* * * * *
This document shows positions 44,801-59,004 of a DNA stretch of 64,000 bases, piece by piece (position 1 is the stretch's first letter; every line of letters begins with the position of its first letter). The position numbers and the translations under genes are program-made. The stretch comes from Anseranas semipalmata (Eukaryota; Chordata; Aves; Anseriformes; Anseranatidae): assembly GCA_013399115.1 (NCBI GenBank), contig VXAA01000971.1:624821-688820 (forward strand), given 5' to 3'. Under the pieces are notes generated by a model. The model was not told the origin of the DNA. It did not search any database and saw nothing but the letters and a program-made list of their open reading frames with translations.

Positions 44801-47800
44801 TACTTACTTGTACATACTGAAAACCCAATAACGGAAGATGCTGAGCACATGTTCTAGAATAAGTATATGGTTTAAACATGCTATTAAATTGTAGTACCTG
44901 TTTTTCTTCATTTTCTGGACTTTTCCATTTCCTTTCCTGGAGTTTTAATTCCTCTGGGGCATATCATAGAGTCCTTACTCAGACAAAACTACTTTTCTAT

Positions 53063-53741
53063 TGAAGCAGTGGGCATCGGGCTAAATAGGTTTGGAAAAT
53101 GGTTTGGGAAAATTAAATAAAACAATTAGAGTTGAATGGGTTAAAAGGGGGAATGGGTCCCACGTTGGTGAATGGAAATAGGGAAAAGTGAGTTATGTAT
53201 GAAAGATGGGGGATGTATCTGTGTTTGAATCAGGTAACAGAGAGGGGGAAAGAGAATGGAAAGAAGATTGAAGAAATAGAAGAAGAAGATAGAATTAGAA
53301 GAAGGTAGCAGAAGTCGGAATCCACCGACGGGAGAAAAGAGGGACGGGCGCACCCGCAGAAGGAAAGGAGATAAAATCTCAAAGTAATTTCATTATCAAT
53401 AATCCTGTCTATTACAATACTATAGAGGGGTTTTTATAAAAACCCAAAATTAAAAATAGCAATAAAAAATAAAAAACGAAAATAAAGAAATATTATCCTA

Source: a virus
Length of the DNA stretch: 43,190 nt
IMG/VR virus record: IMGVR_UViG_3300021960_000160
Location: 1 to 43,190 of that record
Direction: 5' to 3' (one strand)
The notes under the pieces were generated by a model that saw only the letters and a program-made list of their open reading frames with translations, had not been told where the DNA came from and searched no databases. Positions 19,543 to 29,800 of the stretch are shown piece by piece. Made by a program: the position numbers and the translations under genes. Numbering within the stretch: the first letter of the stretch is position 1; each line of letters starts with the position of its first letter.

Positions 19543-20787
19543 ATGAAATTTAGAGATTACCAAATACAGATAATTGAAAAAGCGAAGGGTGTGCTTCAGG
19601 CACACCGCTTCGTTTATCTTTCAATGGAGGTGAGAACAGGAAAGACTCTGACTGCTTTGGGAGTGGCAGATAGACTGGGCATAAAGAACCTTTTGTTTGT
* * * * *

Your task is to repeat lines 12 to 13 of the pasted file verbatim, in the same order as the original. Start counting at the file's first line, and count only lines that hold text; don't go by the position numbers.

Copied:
Length of the DNA stretch: 43,190 nt
IMG/VR virus record: IMGVR_UViG_3300021960_000160